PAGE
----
For example, Union Power currently ranks in the 33 percent range among comparable power operators, according to recent data from Arborcision.
That range indicates that our cooperative is performing at about the industry average but is steadily improving toward greater reliability.
The program notes Union Power’s energy savings dividend, or ESD, which helps determine potential improvements that can be made by indicating what future costs in the current cycle could be avoided by trimming a circuit this year rather than deferring until later in the cycle.
This tool has helped us manage our overall program with greater success, and our executive vice president and general manager, board of directors and other managers have appreciated seeing the conciseness in the trends of the data.
It adds another element of reliability to the formulation and approval of dollars asked for annually.
Ideally, once we had developed a desirable cycle, we’d stick to it.
But as we’ve learned over the years, projected cycles become moving targets with contributing variables.
As noted, weather patterns influence the work that can be scheduled, completed and afforded.
We often spent much of our focus and effort on the stressful, time-consuming identification of the objects we expected would have the least-negative impact on power system reliability.
By helping identify and prioritize workloads, analyze costs, enhance system management, improve reliability, manage risk and make more effective decisions, the new software has helped us streamline our process and obtain the greatest value for the money spent.
This can be a big help, especially for UVM managers who need to go up the ladder for additional funding that will help keep lines up and vegetation out of the way.
The collection and leveraging of relevant data is a major part of the way companies in all industries are doing business, and for us, the insights we’ve gained from using Arborcision have been invaluable in the cooperative’s right of way management program.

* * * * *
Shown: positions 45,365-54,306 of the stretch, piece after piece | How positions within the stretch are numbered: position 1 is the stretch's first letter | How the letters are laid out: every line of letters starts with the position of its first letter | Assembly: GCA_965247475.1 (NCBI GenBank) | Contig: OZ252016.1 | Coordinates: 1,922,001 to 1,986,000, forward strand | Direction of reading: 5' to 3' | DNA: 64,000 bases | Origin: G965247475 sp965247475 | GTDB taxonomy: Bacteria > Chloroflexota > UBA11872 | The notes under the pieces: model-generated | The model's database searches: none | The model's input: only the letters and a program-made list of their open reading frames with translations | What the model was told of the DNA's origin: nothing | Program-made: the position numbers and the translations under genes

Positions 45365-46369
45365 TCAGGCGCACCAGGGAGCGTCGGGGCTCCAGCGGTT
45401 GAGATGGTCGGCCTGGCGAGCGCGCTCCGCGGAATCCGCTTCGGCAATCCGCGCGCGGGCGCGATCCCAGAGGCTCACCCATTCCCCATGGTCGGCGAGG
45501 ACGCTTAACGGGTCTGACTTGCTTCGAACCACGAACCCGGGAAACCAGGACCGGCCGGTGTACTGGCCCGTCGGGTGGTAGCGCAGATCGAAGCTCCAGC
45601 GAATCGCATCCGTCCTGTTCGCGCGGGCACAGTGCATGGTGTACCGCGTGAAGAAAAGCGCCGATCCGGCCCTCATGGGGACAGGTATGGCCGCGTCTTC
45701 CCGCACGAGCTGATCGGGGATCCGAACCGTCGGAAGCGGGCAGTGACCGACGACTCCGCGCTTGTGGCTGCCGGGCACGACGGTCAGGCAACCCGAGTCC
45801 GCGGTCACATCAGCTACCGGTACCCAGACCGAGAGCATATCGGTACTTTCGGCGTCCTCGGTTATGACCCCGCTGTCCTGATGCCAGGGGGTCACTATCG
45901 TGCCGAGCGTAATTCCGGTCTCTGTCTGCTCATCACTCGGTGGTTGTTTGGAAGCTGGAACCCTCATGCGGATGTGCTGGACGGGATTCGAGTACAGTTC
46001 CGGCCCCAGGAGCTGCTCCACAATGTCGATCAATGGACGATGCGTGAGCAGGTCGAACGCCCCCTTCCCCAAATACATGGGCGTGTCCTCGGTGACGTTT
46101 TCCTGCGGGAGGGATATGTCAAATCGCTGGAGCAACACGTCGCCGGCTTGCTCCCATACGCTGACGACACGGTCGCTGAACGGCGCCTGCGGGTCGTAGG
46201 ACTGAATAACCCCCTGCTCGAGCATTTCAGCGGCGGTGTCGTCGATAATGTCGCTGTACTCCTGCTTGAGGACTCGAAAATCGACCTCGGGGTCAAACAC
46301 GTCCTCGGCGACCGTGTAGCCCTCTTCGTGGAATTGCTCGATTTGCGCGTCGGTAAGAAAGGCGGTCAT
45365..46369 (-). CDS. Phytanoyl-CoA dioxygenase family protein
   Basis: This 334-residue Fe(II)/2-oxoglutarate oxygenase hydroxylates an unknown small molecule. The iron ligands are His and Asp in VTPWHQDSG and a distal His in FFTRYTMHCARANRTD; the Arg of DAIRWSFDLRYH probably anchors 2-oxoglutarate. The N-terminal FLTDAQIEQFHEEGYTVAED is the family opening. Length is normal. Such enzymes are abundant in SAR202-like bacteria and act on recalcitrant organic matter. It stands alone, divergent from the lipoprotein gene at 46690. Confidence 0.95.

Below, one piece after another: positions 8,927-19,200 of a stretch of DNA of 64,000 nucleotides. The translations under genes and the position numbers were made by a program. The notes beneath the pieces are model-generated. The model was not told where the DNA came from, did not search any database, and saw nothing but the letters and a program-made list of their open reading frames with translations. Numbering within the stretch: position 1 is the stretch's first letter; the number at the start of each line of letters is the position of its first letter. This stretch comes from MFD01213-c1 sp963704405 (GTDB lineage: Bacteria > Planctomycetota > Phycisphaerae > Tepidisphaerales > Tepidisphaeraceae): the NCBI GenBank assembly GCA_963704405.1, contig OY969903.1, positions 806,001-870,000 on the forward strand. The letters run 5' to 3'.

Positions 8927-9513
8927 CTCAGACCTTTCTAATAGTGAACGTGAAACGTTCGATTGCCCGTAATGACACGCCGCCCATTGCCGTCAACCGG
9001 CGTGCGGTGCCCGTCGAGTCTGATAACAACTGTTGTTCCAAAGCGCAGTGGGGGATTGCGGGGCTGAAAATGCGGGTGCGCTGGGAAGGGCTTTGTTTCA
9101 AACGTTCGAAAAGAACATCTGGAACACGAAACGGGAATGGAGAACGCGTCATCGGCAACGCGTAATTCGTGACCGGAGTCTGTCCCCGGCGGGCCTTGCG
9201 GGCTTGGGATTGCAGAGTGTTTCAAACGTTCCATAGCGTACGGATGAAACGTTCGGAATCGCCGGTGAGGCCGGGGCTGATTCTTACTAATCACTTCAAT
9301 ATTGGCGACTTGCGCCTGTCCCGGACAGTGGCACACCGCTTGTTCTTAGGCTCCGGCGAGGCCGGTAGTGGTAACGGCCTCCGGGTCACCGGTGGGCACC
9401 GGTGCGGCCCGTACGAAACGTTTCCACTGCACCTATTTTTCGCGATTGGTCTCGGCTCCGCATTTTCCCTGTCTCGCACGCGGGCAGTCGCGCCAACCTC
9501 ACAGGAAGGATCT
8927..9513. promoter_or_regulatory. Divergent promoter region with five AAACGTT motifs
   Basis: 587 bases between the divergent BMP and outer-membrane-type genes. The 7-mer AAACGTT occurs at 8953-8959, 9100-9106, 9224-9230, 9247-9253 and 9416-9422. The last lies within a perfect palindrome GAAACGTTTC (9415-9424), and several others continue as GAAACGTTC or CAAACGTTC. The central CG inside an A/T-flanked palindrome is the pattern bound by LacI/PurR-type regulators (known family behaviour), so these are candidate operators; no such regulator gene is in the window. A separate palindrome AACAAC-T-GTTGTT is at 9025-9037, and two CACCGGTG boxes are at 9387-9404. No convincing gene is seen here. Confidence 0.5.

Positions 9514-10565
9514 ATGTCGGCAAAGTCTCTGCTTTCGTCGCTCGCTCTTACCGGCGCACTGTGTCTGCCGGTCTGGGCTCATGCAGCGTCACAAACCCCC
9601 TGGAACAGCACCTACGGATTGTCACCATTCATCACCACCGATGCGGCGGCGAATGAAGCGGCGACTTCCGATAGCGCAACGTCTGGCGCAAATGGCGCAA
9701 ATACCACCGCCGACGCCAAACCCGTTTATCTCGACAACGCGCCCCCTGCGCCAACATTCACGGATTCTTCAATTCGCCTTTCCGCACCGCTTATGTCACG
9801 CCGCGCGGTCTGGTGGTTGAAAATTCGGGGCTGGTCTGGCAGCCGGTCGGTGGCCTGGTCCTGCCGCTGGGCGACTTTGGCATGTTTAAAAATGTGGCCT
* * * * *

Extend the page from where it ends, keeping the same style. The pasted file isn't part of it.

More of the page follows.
It has allowed us to:
- Determine cost drivers and the future state of circuits, as well as the overall system;
- Identify areas at risk of class jumping and their potential costs;
- Develop proactive plans that use accurate quantitative data;
- Evaluate contracting methods and their financial impact; and
- Assess work crews for efficiency and value.
Our decision-making process is now much sharper and analytical, which has been a great benefit to our UVM program.
By having comprehensive data in an easy-to-use format, we have increased our system reliability, our personnel have managed the work smarter, and our cooperative is serving its members better.
Wil Ortiz is manager of vegetation management for Union Power Cooperative. Ortiz’s duties extend beyond the rights of way to maintenance of vegetation around underground equipment, substations, as well as upkeep of cooperative-owned facilities. He has a bachelor’s degree in resources management/forestry from the State University of New York at Syracuse (also known as the College of Environmental Science & Forestry). He also is an active member of the International Society of Arboriculture and the North Carolina Urban Forest Council. Reach him at firstname.lastname@example.org or 704-289-3145, ext. 3323.